Here is the official report of the most glorious of deaths. After the war, there will rest upon us the duty of inviting all Frenchmen to read the poet who died for us, and who sang, —

Heureux ceux qui sont morts pour une juste guerre,
Heureux les épis mürs et les blés moisonnés.
Heureux ceux qui sont morts dans les grandes batailles,
Couchés dessus le sol à la face de Dieu.2

Péguy arrived in the other world with a splendid escort of his friends — a whole chivalry ennobled by gaping wounds. Whence, pray, comes this miracle which, at the fated moment, raises up her indispensable sons to serve France? Eternal truths have found their youthful witnesses. This war sets before us, by tens of thousands, examples whereby France shall live, as our ancestors, in days of old, lived, by the example of Roland and the blameless knights of the old ballads, and yesterday, by the example of the

heroes of the great epic. Let us try to meditate upon the sublime virtues of the soldiers of 1914-17. But, however we may profit by them, to remember them is like dipping water from the Ocean with the hand. I can take you into the woods, to see springs which I know well; but in these three years of war all the subterranean streams are bubbling to the surface, all the powers of sanctity and heroism are gushing forth, and we, overwhelmed with respect, stand on the brink of the chasm, on the shore of this new sea.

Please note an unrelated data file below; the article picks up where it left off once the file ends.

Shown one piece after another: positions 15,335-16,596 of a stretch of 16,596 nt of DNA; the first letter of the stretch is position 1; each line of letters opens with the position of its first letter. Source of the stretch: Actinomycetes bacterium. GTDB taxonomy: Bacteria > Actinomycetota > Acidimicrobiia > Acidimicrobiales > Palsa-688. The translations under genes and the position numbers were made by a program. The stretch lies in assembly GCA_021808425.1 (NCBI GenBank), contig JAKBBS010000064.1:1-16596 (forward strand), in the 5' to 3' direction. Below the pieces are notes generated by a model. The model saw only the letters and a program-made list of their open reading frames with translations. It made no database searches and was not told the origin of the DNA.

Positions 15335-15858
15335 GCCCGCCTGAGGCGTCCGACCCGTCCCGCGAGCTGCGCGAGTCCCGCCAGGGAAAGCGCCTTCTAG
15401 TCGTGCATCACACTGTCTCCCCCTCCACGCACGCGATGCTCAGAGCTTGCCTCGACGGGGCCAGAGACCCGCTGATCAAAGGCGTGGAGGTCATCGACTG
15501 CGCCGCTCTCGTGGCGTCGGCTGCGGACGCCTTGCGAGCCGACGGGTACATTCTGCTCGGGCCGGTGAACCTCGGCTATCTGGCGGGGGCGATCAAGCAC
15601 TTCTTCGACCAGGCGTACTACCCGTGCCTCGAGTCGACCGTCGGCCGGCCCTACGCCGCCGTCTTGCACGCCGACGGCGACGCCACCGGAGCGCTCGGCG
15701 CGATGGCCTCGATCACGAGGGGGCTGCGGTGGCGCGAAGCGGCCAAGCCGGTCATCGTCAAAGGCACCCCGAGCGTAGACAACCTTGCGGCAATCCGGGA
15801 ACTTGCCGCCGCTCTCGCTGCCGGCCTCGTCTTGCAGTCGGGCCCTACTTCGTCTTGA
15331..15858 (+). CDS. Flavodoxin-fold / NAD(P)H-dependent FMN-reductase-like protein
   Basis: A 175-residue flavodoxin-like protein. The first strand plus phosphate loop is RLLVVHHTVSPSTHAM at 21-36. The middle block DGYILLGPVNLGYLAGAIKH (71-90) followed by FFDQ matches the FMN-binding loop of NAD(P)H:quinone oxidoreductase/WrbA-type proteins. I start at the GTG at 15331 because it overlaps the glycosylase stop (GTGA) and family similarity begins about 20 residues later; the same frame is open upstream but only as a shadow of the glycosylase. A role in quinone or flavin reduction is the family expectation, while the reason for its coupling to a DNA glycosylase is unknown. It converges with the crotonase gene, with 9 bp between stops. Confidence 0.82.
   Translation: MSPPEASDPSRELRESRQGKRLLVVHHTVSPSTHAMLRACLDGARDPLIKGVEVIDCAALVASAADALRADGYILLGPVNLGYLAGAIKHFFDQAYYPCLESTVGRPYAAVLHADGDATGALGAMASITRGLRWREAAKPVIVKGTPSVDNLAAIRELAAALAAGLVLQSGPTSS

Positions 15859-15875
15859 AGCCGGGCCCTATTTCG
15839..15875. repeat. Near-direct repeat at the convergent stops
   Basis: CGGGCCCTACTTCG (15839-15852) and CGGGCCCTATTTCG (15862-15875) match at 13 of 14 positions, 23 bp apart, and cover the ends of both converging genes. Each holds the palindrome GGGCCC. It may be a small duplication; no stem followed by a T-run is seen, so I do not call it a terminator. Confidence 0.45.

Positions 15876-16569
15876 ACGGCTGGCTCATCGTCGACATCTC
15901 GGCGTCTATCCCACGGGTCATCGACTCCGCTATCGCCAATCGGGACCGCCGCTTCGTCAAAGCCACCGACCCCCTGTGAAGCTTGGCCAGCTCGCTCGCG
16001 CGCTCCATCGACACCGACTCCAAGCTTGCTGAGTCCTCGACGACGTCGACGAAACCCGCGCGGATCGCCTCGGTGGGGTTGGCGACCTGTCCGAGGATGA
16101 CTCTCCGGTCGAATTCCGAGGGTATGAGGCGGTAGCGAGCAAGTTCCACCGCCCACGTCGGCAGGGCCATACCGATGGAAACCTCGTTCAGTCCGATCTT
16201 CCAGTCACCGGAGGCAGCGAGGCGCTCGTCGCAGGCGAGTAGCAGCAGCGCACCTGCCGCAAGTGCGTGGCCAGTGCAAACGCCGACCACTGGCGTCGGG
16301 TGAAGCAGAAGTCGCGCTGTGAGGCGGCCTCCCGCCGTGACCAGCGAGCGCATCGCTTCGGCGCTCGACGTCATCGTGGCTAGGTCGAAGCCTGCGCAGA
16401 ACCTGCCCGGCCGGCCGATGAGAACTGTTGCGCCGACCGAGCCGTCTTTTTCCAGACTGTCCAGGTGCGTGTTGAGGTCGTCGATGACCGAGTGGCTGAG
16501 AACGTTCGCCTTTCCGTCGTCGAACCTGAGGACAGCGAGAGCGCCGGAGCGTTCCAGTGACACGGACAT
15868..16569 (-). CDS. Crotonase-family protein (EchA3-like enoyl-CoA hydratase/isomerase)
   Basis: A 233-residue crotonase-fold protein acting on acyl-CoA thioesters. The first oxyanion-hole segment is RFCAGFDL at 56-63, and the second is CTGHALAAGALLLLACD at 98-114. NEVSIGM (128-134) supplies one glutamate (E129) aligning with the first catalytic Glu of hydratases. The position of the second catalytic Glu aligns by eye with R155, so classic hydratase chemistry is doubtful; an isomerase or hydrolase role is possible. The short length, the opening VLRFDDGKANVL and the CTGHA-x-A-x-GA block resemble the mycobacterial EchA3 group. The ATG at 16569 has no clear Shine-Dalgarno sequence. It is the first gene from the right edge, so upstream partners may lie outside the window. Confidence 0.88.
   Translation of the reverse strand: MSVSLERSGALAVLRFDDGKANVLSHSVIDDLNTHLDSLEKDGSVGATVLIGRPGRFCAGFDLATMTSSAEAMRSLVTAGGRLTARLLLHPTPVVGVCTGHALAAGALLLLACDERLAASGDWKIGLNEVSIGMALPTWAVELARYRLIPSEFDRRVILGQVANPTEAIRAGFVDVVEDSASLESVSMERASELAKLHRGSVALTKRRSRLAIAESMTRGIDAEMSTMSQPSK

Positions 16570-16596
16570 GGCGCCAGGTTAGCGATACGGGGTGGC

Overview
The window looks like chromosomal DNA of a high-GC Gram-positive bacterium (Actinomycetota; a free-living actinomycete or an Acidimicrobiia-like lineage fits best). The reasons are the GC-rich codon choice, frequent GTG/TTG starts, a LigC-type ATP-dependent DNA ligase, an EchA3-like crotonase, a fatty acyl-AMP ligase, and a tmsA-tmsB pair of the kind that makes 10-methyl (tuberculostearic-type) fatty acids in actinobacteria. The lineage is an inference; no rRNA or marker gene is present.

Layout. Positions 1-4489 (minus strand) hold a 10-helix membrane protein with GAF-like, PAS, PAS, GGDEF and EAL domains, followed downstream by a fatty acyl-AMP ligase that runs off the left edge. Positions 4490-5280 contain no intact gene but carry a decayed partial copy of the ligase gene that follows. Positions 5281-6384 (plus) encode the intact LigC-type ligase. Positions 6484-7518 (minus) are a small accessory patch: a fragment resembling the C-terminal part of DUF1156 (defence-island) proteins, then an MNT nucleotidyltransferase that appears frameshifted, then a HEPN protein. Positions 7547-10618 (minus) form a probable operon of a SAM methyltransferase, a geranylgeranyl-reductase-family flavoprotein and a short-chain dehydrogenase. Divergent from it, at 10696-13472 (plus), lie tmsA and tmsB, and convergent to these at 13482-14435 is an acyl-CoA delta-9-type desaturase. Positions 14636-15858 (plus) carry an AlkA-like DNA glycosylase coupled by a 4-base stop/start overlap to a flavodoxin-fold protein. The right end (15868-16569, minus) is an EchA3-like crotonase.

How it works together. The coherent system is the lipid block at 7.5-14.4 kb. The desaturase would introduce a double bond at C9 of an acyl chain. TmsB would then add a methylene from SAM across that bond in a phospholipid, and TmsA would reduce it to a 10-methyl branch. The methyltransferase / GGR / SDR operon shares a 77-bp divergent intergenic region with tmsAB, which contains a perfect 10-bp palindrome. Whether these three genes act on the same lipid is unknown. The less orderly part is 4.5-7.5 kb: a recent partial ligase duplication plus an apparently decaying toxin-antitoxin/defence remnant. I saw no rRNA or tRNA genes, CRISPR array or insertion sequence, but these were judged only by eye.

1. Péguy was born in 1873.
  2. Fortunate they who have died in a just war;
    Fortunate the ripened sheaves and the harvested grain.
  3. Fortunate they who have fallen in the great battles —
    Fallen upon the earth in the sight of God.